Caravan Update: 15,000 troops sent to U.S. border in Texas


Angel Hernandez/DPA/Zuma Press/TNS

Migrants jump on a truck in order not to have to walk a part of their long way on Nov. 3, 2018 in Sayula, Veracruz, Mexico. Most of the migrants come from Honduras. They are currently on their way through Mexico towards the U.S. border.

Helen Rogalski, Managing Editor

On Friday, Nov. 2, roughly 15,000 members of the United States military made their way to the Mexican border in southern Texas, according to NBC news.

The troops were sent by President Donald Trump in response to a group of immigrants making their way from Central America in the form of a caravan. What started as a group of only 200 in mid-October has now grown up to 7,000, sparking a highly-public political response leading up to the midterm elections this Tuesday.

The group began in San Pedro Sula, Honduras, and has made it as far as Oaxaca, Mexico.

The mass migration has followed political unrest countries such as Honduras, Guatemala, and El Salvador, sparking groups of immigrants to flee north in search of a better life and the possibility of seeking asylum in either Mexico or the United States.

While the usual strategy of immigration for this group includes the employment of a coyote — someone that an individual pays a lump sum of money to smuggle them across borders — the caravan strategy has its own advantage.

“Going alone is risky, but a caravan is safer,” Carlos Humberto Alfaro, a 38-year-old Honduran man, told The Guardian. This is the overwhelming notion of those traveling in the caravan. While the harsh conditions, long treck, and overcrowded nature of the caravan may seem futile to the public, many immigrants believe it is their best chance.

Many of these individuals felt that they are faced with two options: stay in their home countries and risk death, or flee and risk freedom. The New York Times reported on its podcast “The Daily” that there is an overwhelming feeling of hope among the community of immigrants on the caravan. Many immigrants reported feeling as though they had “made it this far,” and were “optimistic” on the trek ahead. This mentality, however, does not line up with the political controversy the caravan has sparked across the United States.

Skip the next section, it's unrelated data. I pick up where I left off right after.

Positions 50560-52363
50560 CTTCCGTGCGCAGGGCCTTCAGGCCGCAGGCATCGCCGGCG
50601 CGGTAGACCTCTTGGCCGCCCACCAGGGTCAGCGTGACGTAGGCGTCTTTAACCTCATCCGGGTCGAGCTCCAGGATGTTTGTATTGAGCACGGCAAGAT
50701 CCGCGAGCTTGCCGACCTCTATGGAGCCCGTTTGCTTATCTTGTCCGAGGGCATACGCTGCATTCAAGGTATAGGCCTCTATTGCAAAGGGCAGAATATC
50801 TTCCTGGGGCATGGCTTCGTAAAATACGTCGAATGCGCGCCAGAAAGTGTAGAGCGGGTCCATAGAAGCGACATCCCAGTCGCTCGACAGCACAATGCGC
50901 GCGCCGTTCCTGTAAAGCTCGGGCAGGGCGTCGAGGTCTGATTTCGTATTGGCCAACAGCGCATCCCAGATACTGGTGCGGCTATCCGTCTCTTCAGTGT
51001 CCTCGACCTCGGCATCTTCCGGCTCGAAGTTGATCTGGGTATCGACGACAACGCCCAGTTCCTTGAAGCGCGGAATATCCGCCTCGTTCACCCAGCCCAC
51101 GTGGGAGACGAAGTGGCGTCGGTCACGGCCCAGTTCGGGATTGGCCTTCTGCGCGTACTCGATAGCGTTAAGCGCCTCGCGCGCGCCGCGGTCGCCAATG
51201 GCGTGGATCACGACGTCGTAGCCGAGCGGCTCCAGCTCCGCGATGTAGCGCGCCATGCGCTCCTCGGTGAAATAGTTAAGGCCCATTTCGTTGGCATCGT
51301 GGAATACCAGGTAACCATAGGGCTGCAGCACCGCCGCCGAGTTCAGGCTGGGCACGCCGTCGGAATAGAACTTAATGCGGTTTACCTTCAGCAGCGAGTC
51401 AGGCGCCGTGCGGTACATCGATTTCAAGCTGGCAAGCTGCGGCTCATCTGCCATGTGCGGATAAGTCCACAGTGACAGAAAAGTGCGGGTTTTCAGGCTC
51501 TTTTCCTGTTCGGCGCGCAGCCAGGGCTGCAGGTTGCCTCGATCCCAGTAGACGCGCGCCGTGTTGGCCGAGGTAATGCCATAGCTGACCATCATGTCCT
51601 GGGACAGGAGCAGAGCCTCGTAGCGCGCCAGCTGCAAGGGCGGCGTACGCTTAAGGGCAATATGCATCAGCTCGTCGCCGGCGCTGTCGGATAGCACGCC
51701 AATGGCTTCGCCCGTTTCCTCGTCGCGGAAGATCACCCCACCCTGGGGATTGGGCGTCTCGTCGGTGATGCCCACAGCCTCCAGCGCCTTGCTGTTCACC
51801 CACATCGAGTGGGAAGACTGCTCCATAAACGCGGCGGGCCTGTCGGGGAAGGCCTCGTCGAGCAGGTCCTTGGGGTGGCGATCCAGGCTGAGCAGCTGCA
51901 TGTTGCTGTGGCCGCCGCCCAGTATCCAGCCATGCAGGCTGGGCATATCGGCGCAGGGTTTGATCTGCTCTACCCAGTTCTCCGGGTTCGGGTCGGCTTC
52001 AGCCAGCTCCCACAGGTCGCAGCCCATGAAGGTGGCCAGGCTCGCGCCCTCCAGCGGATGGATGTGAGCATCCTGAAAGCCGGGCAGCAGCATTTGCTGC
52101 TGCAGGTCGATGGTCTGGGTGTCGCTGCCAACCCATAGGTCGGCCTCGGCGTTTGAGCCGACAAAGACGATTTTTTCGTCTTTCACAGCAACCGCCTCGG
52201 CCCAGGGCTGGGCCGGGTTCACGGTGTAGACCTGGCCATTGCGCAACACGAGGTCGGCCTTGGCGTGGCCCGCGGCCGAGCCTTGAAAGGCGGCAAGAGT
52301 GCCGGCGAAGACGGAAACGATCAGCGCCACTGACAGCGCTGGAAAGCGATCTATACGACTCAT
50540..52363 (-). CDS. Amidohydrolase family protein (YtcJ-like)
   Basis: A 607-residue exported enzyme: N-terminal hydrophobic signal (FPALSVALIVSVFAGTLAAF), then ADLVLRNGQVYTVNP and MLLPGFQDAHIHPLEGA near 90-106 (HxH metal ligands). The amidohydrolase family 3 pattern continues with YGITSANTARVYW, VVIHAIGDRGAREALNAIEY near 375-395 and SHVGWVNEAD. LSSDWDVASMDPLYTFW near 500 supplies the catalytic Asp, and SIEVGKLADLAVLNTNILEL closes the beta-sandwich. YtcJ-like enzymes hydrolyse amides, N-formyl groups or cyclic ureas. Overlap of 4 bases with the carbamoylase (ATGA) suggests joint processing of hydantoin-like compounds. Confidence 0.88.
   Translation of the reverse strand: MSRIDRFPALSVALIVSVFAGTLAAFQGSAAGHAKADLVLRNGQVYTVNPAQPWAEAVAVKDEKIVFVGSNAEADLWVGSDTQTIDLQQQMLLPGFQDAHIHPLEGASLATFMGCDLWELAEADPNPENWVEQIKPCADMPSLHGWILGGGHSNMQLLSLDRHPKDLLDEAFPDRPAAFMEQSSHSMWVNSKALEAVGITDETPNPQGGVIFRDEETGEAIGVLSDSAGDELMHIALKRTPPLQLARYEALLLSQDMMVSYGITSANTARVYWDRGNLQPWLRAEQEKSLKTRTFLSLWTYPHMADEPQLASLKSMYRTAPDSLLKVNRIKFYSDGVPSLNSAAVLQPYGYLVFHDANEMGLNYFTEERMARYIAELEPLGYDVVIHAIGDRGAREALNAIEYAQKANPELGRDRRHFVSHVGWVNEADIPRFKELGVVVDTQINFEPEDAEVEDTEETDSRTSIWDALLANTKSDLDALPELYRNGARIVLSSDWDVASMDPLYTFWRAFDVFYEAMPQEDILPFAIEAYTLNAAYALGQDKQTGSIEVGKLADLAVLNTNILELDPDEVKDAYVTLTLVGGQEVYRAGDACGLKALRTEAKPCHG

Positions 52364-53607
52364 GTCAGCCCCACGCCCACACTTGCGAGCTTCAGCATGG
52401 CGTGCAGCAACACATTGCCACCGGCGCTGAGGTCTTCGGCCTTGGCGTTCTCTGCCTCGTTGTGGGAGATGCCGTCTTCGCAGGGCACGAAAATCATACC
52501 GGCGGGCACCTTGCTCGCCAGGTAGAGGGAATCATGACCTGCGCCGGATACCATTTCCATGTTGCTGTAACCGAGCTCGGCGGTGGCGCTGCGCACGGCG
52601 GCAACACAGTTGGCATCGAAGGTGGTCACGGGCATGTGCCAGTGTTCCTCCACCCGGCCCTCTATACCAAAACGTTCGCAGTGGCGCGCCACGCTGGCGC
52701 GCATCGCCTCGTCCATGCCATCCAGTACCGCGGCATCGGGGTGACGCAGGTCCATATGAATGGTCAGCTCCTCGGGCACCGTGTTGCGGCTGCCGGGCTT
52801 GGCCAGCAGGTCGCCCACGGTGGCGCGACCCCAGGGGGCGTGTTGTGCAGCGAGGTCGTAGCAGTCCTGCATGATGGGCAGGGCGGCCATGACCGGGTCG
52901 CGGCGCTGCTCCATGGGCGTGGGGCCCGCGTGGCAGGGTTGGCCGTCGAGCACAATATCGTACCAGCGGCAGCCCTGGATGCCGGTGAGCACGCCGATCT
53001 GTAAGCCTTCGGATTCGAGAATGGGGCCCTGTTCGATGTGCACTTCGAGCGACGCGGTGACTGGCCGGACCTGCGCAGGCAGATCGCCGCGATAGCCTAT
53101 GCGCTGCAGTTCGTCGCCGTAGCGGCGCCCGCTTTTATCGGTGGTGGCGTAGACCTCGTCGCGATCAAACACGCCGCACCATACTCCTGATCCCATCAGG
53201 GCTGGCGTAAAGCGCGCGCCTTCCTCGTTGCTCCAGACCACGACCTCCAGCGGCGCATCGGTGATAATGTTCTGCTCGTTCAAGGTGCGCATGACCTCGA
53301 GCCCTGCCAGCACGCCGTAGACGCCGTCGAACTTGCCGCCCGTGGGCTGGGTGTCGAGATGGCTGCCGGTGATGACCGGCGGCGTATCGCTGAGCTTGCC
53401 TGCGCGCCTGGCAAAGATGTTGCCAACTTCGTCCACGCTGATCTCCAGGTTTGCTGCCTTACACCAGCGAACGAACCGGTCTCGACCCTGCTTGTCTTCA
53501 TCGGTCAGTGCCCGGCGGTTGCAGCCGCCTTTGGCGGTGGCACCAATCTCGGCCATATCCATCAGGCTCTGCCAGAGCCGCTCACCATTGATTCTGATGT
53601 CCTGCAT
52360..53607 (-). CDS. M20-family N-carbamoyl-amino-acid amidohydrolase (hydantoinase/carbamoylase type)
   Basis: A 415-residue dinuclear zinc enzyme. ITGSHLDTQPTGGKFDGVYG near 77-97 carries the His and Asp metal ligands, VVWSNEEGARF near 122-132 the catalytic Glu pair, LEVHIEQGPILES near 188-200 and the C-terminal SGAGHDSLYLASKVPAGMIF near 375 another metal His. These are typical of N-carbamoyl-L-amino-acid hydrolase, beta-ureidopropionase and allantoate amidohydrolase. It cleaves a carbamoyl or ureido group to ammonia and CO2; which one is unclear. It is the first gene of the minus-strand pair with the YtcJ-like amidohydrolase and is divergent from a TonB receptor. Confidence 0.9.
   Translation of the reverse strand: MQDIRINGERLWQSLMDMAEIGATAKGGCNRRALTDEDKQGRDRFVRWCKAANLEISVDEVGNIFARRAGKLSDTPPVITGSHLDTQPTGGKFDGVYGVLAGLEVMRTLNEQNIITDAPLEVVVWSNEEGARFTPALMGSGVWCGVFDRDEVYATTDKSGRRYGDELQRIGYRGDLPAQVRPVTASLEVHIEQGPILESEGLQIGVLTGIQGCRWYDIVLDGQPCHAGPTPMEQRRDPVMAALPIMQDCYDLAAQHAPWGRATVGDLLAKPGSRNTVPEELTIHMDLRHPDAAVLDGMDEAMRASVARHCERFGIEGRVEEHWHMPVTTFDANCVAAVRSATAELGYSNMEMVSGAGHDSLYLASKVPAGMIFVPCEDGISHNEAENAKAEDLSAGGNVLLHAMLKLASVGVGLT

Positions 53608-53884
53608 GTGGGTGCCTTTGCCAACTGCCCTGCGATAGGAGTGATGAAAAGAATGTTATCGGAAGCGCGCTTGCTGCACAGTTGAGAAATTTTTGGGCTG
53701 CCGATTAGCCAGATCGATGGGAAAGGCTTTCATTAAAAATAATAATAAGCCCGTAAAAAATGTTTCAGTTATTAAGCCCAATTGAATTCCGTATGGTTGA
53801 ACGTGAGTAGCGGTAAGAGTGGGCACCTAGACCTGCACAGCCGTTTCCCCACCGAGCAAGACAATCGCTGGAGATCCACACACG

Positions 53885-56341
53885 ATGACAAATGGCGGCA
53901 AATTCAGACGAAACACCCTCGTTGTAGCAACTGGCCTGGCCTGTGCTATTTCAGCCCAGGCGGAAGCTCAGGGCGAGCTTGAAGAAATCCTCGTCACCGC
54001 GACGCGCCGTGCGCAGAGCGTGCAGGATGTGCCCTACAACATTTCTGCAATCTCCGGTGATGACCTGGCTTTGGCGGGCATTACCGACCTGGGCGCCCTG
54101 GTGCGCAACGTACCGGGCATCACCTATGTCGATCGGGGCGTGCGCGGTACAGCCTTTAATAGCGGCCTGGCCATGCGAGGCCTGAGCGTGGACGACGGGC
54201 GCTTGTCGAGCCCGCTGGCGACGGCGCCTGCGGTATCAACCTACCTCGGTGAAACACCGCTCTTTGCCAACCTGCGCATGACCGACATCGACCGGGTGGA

Trump first responded to the expanding news coverage of the caravan through multiple Twitter posts.

“Hopefully Mexico will stop this onslaught at their Northern Border,” and “I must, in the strongest of terms, ask Mexico to stop this onslaught — and if unable to do so I will call up the U.S. Military and CLOSE OUR SOUTHERN BORDER!” were among the President’s tweets that gained extensive online traction.

In addition, Trump did not shy away from using the caravan as a strategy to rally supporters leading up to the midterm elections this Tuesday, Nov. 6.

“I am watching the Democrat Party led (because they want Open Borders and existing weak laws) assault on our country by Guatemala, Honduras and El Salvador, whose leaders are doing little to stop this large flow of people, INCLUDING MANY CRIMINALS, from entering Mexico to U.S,” he said on Twitter.

“Fortunately, Congress — not the President — has the power of the purse, and my colleagues and I will not stand idly by as this Administration ignores congressional intent,” responded Democratic congressman Eliot Engel from New York, and member of the House Committee on Foreign Affairs, according to CNN.

As over 15,000 troops made their way to the border, the American public and politicians remained divided on the issue and how the U.S. government should respond — by either turning away or granting asylum to many of these immigrants as they risk their lives to reach the border.

The Washington Post concluded that this deployment, in combination with the cost of National Guard forces stationed there since April of this year, could cost the government more than $200 million of the $716 billion annual defense budget by the end of 2018.